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Clinical Research Interview
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30 Clinical Research Interview Questions

By: Rachelle Enns

Question 1 of 30
What is your strongest skill as a Clinical Researcher?
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How to Answer
The interviewer would like to know what you consider your greatest strength as a clinical researcher. This helps them to understand where you would best fit, should you be given the opportunity.

Yes, you can brag about yourself! It's tough to do sometimes, so you may want to create and memorize a definite answer before your interview. Be sure to reinforce that others have endorsed your best skills.

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Question 2 of 30
What is the most fascinating experience you have had during a clinical trial?
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How to Answer
The interviewer would like to know about a clinical trial that has excited you. The best way to answer this question is to tell an exciting story from a previous study. Be prepared to lay out the setting, the goal, what the findings were and why you found it so fascinating. The primary goal here is to show the interviewer that you have a passion for what you do.

Question 3 of 30
Are you more interested in the statistics in research or do you prefer to get straight to the answer?
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How to Answer
It is important that the interviewer see that your work style is a good fit for their clinic's management style. Are you one to dive into the details or do you prefer the gratification of getting straight to the answer?

If you tend to be the type to get straight to the answer, you could say: "Although I have a strong appreciation for statistical analysis and the amount of work that comes with gathering that data - I crave the feeling of accomplishment that comes with getting to the conclusion."
Question 4 of 30
In your opinion, what is the most important factor in each phase of a clinical trial?
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How to Answer
The interviewer is going to gauge your level of expertise in clinical trials based on the knowledge and confidence you display when answering this question. Keep your answer fact-related and easy to understand.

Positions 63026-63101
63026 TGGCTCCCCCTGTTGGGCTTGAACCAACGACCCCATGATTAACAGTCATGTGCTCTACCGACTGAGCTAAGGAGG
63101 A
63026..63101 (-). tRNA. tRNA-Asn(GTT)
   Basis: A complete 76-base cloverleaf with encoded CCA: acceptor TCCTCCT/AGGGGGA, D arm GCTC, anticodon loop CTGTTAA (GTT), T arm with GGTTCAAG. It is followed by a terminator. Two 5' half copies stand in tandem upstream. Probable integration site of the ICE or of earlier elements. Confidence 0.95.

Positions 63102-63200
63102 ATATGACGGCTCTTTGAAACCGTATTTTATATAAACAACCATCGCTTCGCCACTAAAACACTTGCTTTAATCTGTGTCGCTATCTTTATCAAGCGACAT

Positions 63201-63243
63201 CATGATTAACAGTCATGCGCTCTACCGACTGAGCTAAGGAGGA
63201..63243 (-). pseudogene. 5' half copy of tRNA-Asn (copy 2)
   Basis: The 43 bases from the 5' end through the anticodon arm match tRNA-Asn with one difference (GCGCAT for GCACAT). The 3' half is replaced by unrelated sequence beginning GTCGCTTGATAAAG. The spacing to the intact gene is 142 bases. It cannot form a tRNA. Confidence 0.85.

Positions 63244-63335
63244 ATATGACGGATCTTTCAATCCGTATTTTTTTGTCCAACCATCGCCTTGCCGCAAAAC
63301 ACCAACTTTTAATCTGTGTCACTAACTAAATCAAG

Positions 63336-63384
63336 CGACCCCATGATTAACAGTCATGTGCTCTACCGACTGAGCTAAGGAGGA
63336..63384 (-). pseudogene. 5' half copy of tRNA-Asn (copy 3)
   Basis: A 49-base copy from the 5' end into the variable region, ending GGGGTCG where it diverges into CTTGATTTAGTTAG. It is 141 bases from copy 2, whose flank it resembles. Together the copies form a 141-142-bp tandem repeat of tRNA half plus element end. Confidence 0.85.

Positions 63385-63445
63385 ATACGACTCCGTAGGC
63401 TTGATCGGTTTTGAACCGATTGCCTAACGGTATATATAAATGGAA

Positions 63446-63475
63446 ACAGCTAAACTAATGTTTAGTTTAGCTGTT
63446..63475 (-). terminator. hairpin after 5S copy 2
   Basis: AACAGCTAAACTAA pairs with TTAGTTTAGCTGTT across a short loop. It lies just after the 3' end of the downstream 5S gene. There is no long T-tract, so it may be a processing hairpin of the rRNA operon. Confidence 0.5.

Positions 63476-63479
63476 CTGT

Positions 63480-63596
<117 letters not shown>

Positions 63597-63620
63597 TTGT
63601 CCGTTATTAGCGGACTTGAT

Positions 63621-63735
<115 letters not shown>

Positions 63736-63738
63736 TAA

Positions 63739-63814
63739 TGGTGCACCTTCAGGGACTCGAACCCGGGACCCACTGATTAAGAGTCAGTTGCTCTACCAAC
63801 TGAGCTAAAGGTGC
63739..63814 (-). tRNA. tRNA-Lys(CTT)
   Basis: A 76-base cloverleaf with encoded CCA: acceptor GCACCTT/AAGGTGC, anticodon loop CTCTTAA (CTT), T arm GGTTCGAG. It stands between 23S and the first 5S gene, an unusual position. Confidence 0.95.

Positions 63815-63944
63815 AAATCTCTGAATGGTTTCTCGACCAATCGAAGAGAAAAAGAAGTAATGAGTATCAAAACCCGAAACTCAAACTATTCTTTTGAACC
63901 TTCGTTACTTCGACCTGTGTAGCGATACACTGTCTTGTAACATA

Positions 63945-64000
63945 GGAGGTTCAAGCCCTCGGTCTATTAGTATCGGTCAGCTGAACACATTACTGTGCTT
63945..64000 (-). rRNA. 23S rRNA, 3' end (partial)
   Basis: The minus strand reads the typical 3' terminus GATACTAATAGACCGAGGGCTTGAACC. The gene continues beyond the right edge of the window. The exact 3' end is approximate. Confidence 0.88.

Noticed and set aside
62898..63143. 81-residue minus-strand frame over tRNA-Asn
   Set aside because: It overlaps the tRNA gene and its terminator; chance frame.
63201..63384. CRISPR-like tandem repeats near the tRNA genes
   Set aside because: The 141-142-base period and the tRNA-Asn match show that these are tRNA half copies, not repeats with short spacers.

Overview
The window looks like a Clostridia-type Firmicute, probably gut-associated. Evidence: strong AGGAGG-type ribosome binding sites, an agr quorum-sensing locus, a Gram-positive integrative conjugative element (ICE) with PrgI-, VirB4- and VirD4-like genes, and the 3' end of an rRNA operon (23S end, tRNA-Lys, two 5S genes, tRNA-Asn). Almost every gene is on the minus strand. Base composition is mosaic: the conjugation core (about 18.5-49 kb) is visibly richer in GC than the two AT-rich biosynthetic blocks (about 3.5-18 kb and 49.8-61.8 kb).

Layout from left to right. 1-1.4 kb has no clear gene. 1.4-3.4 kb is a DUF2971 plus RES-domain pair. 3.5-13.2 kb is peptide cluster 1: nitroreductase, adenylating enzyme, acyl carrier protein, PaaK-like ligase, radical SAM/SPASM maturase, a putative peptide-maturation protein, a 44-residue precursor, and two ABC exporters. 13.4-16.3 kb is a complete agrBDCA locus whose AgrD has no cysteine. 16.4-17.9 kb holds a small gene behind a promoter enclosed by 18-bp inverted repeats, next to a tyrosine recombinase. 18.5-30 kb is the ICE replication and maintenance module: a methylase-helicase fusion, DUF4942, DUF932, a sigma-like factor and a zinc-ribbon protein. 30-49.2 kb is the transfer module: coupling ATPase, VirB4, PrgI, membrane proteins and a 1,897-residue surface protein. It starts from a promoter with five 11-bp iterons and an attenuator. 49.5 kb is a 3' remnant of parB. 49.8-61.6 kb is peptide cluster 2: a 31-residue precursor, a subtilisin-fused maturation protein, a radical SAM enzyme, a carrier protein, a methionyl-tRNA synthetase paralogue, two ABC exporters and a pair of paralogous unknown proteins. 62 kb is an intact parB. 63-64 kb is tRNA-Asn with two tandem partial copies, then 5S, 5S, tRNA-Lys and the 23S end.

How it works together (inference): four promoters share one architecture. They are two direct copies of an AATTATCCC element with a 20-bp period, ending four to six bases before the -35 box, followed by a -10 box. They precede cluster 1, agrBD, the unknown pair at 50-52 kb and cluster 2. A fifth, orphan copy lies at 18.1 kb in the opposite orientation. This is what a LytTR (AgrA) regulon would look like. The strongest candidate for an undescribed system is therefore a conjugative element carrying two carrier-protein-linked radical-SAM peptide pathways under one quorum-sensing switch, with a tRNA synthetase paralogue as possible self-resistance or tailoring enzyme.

Question 5 of 30
Which industry related current event interests you the most?
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How to Answer
The way in which you answer this will be an indicator of your engagement level when it comes to this industry and your career. This is where it is beneficial to research the organization before your interview. Tie your answer into the current activities of this organization. You can elaborate from there. Asking a question in return is a great way to start an engaging conversation with your interviewer about current events in your industry.

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Writers for Clinical Research Answers and Questions

Rachelle Enns
Rachelle Enns is an executive head-hunter and job search expert. Utilized by top executives from Fortune 100 & 500 companies like Fitbit, Microsoft, General Electric, Nestle, and more, she helps professionals position themselves in a competitive marketplace. Rachelle founded Renovate My Resume, a company that focuses on helping job seekers get their edge back. Renovate My Resume creates stand-out resumes, cover letters, LinkedIn profiles and professional summaries for new grads, all the way to corporate executives. Rachelle spends much of her time training career coaches, recruiters, and resume writers. She also holds interview workshops for students and interns, globally. For great tips and tricks, follow Rachelle on Instagram @_rachelle_e or @renovatemyresume.
Ryan Brown
Ryan Brown, is the creator of MockQuestions. He has over ten years experience creating interview questions. His website has helped over 10 million job seekers in their interview preparation.
First written on: 02/28/2014
Last modified on: 08/20/2018

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About Clinical Research

September 21st, 2017

Clinical research analysts play an important role in clinical trials and medical studies. Their exact duties may vary depending on the kind of research facility they are working in. In general, clinical research analysts conduct clinical studies and trials in order to assess the effectiveness of a prescription drug, medical process or medical device on the human body. These analysts usually work with physicians or scientists in a laboratory, research facility, hospital or any other medical or pharmaceutical company. Their responsibilities may extend to overseeing protocol, collecting data from patients, and tracking inventory.

A degree in health science or a clinical field is the minimum educational qualification required to become a clinical research analyst. While an associate's degree may suffice for entry-level jobs, a bachelor's or a master's degree is essential for higher-level and higher paying jobs. Work experience can make a huge difference to your job prospects. University research work, participation in clinical research, interning with licensed physicians and exposure to common procedures are some of the ways to gain the necessary work experience. Clinical research analysts must have outstanding analytical, organizational and time-management skills as well as a strong eye for detail.

Be prepared for a tough interview for this position as prospective employers will want to make 100% sure they are hiring the right applicant. To convince them that you are the right person for the job, you must be able to answer their questions confidently. Prepare for your upcoming interview by checking out commonly asked questions listed on Mock Questions.